Ally Maki is leading the way for Asian-American actors

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Ally Maki is leading the way for Asian-American actors

You may not have heard of Ally Maki, but you should now take note. The Japanese-American actress has an impressive resume, starring as Jess in the TBS Comedy, “Wrecked,” and as Ikum in “Dear White People, as well as having made many cameo appearances in popular series such as “New Girl,” “2 Broke Girls,” “NCIS,” “The Big Bang Theory,” and “10 Things I Hate About You,” as well as the role of ‘Min’ in the 2013 film, “Geography Club.” We chat to the emerging actress.

Hi Ally, thanks for chatting to Forte. To start, you’ve been paving the way for Asian-American actors, what kind of roles do you seem to find yourself in?

If you had asked me 10 years ago, or even five, I would say the bubbly sidekick who may or may not be good at math. The roles have been incredibly stereotypical over the span of my career. When I was a kid, just working on any set thrilled me, but I always knew in my heart that I could do and be more. I had all these different facets of myself that felt so underutilised in a way. Now, I won’t say that there’s any exact type of character I feel I’m best at. It’s all about doing things that challenge me or make me feel that spark. I’m ultimately just looking for outside of the box roles that will continue to change the course and normalise what people think an Asian-American woman can be.

As an Asian-American actress, do you think Hollywood needs a larger representation of the Asian community? Do you think this is important?

It’s absolutely imperative to our own existence and basic self-worth to be equally represented. Not only for the sole purpose of accurately portraying how modern society looks, but also for the success and self-confidence of this next generation of Asian-American creatives. I started in the industry when I was in my early teens, so I know first-hand what it feels like to start thinking of yourself as merely just an accessory. That your story doesn’t matter. Being told you are limited to being a secondary stereotype or a just a “best friend,” is an idea that started to not only permeate through me, but through the whole community. It’s that question of how do you not start to believe that you are only those things that the industry defines you as. That’s the trap of it all. It’s all so extremely damaging. I imagine if I had grown up in a society where I saw Asian-American girls regularly in magazines or on TV, or as well-rounded role models, I may have had such different views on my own self-worth. Even seeing one could’ve made all the difference. It’s important to take our own narrative back and finally be the center of our own stories.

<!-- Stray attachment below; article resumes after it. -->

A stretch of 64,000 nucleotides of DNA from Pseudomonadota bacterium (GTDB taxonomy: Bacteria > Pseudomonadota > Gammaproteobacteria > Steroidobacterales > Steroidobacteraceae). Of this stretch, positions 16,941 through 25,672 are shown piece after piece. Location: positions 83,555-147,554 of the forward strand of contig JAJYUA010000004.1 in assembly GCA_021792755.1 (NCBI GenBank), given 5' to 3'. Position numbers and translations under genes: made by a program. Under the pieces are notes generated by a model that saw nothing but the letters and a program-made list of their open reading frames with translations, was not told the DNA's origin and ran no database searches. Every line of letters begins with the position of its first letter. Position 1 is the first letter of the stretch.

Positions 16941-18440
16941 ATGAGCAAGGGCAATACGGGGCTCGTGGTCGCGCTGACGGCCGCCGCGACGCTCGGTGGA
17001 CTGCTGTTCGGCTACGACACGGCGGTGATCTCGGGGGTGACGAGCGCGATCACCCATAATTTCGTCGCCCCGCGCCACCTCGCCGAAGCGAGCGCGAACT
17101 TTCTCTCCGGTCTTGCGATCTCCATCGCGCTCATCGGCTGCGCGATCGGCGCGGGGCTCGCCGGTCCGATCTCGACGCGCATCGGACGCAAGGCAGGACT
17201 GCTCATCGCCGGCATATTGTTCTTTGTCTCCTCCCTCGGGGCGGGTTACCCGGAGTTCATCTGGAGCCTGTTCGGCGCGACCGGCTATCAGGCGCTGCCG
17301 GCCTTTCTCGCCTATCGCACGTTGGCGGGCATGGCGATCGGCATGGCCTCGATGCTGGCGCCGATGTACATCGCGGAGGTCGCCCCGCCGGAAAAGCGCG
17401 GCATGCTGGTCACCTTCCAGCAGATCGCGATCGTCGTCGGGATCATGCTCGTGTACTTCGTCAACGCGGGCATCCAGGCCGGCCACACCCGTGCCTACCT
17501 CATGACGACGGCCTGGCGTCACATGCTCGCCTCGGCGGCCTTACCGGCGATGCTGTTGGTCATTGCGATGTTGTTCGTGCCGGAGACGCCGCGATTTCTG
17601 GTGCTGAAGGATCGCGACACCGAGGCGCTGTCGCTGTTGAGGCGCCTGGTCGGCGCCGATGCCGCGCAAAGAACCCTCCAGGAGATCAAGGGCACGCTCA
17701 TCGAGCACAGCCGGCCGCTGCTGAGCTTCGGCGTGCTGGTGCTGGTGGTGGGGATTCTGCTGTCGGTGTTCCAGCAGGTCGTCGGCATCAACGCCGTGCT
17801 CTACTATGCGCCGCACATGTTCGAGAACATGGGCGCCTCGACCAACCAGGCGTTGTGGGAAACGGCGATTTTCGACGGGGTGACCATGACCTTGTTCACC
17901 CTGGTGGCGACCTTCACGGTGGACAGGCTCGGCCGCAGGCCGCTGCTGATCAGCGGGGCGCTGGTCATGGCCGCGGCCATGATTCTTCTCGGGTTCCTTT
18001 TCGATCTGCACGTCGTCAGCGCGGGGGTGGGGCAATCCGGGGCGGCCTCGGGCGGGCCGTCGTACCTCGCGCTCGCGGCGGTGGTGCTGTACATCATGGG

You’re starring in a TBS comedy called ‘Wrecked’ which recently returned for a second season, what’s the main premise of the show, without giving away too much?

Wrecked is a single camera sitcom, created by the brilliant Shipley brothers, that follows a group of strangers who must create some semblance of a society after they crash land on a deserted island. It’s such a fantastic mix of everything and one of the only shows out there right now that combines comedy, action, adventure and a bit of horror. It’s so much fun.

You also had a role in the Netflix-original series, Dear White People, as ‘Ikumi’, tell us a bit about the message of the show.

DWP is such an incredibly important and timely show. It’s also the type of story that really gets me going. It shocks me to know that so many people don’t know that these micro-aggressions still occur on college campuses all across the nation. It’s infuriating and heartbreaking. It’s important for people to know why cultural appropriation is never okay and breaks down the back stories and history of the kids that face it on the daily. Blackface is still happening. People are still dressing up as geishas and doing accents as some sort of “joke.” We have to change the perception that it’s acceptable to do this. We can and should be so much better than that.

You’ve been in some pretty big movies and TV shows, have you met anyone in your career who’s left you star struck?

I once performed a monologue from Eve Ensler (The Vagina Monologues) where both Charlize Theron, Jane Fonda and my mum were in the audience. I seriously almost threw up.

Thanks for the chat, is there anything exciting coming up that you can tell us about?

I have a few super exciting things in the works. Mainly, I’m delving into the world of writing and creating a project based upon my family’s history. It’s an absolute passion project and it’s been so fun and therapeutic to be able to piece together the parts of where I came from. I’m so incredibly excited to bring it to life.

Image by Rick Bhatia